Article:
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Billy Birrell (1939-1952)

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Billy Birrell (1939-1952)

Written by Bluebeard in May 2007

birrell.jpg Chelsea’s fifth manager was another Scot – the third to take charge at Stamford Bridge. Billy Birrell, born in 1897, had played for Raith Rovers and Middlesbrough before taking up management. He returned to Raith as manager, then was in charge at Bournemouth and Queens Park Rangers before Chelsea appointed him to succeed Leslie Knighton at the end of the 1938/39 season.

Birrell was the last manager/secretary to take charge of Chelsea - future managers would take charge of training and have a lot more interaction with the players.

Upon his arrival, Birrell stated that he wanted Chelsea to bring players through a new youth scheme rather than spend money in the transfer market like his predecessors David Calderhead and Leslie Knighton. His plans were delayed by the war though, and the scheme didn’t get set up until the late 1940’s.

The outbreak of war also meant that it was seven years before Birrell took charge of his first competitive league game. Although football was played throughout the war, the leagues were regionalised and guest players were drafted in to fill gaps left by players serving in the forces. Indeed, after the war Chelsea only had two first-team players still on the books from pre-war, and so had to sign players.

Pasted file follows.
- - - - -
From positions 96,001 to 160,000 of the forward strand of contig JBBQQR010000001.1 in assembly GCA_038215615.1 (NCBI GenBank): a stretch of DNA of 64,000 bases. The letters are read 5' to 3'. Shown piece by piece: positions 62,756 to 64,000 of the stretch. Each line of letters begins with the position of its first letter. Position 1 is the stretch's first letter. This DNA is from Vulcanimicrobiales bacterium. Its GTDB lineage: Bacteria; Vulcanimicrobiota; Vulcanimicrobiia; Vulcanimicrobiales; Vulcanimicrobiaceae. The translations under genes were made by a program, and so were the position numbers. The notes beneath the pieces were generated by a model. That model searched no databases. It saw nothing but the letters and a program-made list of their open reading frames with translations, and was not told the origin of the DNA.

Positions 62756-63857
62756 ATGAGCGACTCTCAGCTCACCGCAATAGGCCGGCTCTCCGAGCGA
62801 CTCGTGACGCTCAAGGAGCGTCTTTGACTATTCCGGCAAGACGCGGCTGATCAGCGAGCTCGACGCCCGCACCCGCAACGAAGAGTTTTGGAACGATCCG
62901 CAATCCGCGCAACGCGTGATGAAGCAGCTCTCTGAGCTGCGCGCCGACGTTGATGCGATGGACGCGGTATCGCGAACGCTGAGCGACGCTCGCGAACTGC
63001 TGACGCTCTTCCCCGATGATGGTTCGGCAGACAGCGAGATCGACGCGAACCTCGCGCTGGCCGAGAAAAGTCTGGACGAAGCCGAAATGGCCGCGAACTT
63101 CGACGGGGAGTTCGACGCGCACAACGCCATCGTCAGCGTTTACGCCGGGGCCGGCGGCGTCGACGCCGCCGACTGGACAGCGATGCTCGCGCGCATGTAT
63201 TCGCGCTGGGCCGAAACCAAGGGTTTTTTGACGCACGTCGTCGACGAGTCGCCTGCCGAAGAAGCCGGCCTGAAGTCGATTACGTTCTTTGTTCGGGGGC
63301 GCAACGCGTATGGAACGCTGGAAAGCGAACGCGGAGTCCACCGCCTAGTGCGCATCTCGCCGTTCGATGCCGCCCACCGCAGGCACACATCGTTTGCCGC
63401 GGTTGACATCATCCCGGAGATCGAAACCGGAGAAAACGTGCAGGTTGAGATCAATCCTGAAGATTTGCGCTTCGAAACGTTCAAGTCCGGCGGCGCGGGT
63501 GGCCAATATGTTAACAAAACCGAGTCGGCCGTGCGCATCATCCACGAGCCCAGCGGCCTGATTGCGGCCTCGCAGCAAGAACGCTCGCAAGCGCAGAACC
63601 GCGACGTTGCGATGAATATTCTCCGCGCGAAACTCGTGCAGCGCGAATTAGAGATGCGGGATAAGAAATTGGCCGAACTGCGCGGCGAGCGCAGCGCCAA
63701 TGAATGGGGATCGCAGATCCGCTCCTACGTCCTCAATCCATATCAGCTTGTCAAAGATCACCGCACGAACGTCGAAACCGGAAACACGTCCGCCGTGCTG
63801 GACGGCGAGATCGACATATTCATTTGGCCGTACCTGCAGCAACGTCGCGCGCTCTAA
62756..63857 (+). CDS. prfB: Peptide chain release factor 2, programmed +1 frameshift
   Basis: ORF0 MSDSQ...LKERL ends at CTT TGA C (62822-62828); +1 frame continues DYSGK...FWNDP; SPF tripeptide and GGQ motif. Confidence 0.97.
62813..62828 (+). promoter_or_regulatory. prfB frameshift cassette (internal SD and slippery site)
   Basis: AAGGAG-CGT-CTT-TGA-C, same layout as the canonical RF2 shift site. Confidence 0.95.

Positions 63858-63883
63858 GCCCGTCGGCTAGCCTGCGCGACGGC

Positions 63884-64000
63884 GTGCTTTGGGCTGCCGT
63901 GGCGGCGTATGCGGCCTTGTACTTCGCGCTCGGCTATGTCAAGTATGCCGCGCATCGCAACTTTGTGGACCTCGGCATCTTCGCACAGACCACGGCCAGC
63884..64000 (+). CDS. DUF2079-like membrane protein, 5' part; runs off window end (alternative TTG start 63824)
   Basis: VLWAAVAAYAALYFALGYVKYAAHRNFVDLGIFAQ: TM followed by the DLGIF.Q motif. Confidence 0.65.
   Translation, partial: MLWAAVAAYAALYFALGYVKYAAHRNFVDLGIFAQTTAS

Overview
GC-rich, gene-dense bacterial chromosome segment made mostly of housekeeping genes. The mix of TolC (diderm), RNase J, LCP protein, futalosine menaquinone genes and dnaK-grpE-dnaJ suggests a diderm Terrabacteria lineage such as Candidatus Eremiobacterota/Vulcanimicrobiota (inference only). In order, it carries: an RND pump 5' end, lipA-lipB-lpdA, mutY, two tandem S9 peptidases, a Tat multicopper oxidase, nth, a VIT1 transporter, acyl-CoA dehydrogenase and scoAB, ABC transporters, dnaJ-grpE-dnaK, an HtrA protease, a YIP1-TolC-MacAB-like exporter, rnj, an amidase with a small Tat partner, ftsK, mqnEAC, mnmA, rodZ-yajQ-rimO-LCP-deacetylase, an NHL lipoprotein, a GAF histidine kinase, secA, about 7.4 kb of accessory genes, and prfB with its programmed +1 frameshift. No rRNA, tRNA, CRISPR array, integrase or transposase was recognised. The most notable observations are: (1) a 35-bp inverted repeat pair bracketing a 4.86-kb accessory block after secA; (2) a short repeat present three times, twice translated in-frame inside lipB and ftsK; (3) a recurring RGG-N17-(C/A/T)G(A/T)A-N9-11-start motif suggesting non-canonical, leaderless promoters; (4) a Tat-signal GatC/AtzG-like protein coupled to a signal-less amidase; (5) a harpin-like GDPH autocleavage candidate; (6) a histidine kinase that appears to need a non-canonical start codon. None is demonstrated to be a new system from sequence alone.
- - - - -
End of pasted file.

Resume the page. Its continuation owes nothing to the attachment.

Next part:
Birrell proved adept in the transfer market, his most notable signings including Ron Greenwood (from the juniors), Len Goulden, John Harris, Bill Robertson, Tommy Lawton, Willi Steffen, Tommy Walker, Ken Armstrong, Roy Bentley, Stan Willemse, Bobby Smith and Eric Parsons.

bentley.jpg Despite all the talent brought to the Bridge, Chelsea’s highest position under Birrell was thirteenth in Division One - once again, the club flattered to deceive and never fulfilled their potential.

The high points of Birrell’s reign were two FA Cup semi-finals, in 1949/50 and again two years later. Both times the opponents were Arsenal, and both times Chelsea were beaten after a replay – all ties were played at White Hart Lane.

Chelsea finished the 1950/51 season on level points with Sheffield Wednesday and Everton at the foot of the table, and had to win their last game to avoid relegation. Chelsea beat Bolton 4-0 and survived by a .044 better goal average.

At the beginning of the 1951/52 season, two of Chelsea’s top players, Roy Bentley and John Harris, refused to agree terms with the club and spent eight weeks without playing a match or receiving any wages.

Eventually the board listened to their grievances and things returned to normal, but after finishing nineteenth in the league, Birrell resigned at the end of that season, tired and fed up.

Although the club never finished in the top half of the league under Birrell, he left his legacy by way of the Chelsea youth scheme which was to prove so beneficial to the club in later years.

Managerial Record

Highest League Position 13th (Div 1) 1948/49 & 1949/50


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